Financial Literacy Month

Money Math Mondays: Earning Income

BTM Money Math Mondays: Earning IncomeWelcome to our third “Money Math Monday.” This week children will learn about ways they can earn income. We all know kids who make a few extra dollars by providing services like walking the neighbor’s dog or mowing the lawn. How about earning money for helping someone name their pet? Bedtime Math has found all kinds of creative services that people will provide for $5 on the website Fiverr. Click here to see Bedtime Math’s examples of people earning income by putting their talents to use in unusual ways: features numerous lessons focused on earning income and exploring career choices for students in grades K-12:

econedlink logo 300x71 Money Math Mondays: Earning Income




Grades K-2
We Can Earn Money (or) Working Hard for a Living
This lesson introduces young children to the work grown-ups do to earn money. Students also explore tasks they might do at home to earn money.

Grades 3-5, 6-8
Do I Look Like I’m Made of Money?
One of the most common replies given by parents when their children ask for money is “Do I look like I’m made of Money?” This lesson is designed to educate students about the need for money as a generally accepted medium of exchange. The students will also learn how money is earned. Finally, the students will research potential career options.

Grades 6-8
Hey, Get a Job!
This lesson has students choose a job or business to engage in during non-school hours. They then devise a strategy of whom to target and how to begin pursuit of their chosen endeavor.

Grades 9-12
Wages and Me
Students explore the reasons for differences in the wages for several occupations. Then students are guided through the Bureau of Labor Statistics website to find information about their potential careers and wage rates nationally and in their own states.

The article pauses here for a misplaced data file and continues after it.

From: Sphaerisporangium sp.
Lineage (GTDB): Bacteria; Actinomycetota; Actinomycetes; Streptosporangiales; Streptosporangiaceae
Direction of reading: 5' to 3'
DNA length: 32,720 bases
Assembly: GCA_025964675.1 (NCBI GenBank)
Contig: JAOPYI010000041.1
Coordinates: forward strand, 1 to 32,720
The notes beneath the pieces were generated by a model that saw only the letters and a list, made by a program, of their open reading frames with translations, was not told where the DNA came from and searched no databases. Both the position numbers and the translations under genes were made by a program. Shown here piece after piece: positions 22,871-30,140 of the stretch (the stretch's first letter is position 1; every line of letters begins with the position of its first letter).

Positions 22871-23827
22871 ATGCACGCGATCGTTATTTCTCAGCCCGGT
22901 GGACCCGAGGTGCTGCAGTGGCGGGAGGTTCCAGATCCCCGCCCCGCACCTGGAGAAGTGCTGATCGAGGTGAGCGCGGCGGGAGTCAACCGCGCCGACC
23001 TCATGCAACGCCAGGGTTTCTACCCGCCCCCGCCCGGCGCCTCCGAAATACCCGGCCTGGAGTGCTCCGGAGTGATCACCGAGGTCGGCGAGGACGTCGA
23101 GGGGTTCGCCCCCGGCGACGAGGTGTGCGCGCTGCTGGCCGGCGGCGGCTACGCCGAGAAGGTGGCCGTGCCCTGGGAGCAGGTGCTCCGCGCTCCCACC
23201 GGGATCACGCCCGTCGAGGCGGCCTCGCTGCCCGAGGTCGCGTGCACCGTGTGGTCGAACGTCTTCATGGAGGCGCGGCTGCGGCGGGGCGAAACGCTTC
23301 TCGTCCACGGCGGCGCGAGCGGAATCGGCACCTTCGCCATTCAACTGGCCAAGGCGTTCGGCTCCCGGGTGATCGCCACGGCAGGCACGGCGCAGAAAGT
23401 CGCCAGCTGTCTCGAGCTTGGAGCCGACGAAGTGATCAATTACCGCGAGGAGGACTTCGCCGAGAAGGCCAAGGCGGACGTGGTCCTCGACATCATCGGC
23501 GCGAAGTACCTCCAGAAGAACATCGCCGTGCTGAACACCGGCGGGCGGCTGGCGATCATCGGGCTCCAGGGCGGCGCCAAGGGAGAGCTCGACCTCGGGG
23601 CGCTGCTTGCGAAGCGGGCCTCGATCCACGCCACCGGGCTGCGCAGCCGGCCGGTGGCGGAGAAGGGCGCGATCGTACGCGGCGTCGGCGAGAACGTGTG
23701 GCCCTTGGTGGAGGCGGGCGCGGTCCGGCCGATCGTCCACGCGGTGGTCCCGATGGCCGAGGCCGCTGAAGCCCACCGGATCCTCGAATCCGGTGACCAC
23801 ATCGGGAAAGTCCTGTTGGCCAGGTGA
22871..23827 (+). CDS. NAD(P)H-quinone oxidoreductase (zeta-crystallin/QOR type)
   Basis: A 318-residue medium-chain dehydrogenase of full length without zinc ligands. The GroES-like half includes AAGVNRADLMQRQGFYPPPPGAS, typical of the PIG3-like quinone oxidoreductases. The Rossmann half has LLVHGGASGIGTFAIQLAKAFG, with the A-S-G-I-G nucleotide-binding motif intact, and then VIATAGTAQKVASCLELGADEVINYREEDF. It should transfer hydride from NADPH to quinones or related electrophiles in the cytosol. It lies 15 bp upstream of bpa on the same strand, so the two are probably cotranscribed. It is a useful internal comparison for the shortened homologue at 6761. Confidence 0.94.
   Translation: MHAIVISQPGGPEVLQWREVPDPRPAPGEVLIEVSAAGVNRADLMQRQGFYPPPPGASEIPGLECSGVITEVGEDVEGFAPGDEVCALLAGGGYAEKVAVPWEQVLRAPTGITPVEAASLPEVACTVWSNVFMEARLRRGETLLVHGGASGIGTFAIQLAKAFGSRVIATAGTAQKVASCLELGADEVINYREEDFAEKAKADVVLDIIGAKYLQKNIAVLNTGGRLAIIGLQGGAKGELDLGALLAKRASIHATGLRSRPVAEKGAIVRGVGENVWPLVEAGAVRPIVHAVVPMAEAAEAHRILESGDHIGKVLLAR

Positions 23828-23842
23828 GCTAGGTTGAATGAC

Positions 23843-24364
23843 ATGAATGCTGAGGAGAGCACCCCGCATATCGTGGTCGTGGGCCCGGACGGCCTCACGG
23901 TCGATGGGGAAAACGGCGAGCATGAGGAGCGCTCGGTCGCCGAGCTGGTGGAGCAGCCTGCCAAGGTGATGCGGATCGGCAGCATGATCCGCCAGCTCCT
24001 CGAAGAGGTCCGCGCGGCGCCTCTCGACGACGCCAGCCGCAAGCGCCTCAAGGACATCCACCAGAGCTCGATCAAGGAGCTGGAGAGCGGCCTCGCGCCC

POSTED: April 20, 2015 | BY: Daniel Thompson

Incorporating Economics in the Elementary School Curriculum

ohagan Incorporating Economics in the Elementary School CurriculumBy Kathleen O’Hagan, Special Representative at the UFT, Former 4th Grade Teacher, 2014 Alfred P. Sloan Foundation Teaching Champion Awardee

Today’s public schools are tasked with so much to teach that it isn’t surprising that many essential skills are over-looked with the current focus on reading and math scores and standardized tests. What is often missed in this narrow focus is the impact that these other essential skills can have on reading and math instruction. The curriculum in the elementary school where I taught was of both high rigor and high caliber but it neglected economics to concentrate on reading and math. With this in mind, I recognized the need to bring this subject to our students, the majority of whom were English Language Learners (ELLs) or former ELLs. After the economy was hit hard in 2008, I wanted my students to learn more about saving for their futures and the many long-term benefits, versus the costs, of college but I didn’t know how to bring this instruction into my elementary classroom.

OHagan in the Classroom1 300x167 Incorporating Economics in the Elementary School CurriculumThe Council for Economic Education showed me how to incorporate these ideas into my classroom. It began when I took their course on how to create a mini-economy. With this training, I was able to make our class a place where students learned (as part of their math curriculum) how to keep bank accounts, act as bankers and store clerks, open pencil-loaning businesses, and also experience the real-life issues of rent, tickets, co-payments, unexpected expenses and price inflation. Then in the next year, my next class moved beyond just being consumers in a mini-economy to being producers by utilizing a three-dimensional printer to create the store stock and in the process began to investigate the issues of supply and demand in their mini-economy. Imagine their excitement when they were featured in an article about their mini-economy, not just the first class, but two classes, two years in a row! Talk about underscoring the importance of the economics they were learning!

Not surprisingly, the students’ reaction to this instruction was enthusiastic and they were utterly engaged. What was surprising was the powerful response from the parents who were delighted to have their students learning economic vocabulary such as deposit, withdrawal, expenses, goods, consumer, etc. and the real-life experiences of keeping a financial log and having to learn about delayed gratification if they wanted to save up their money for larger purchases in the future.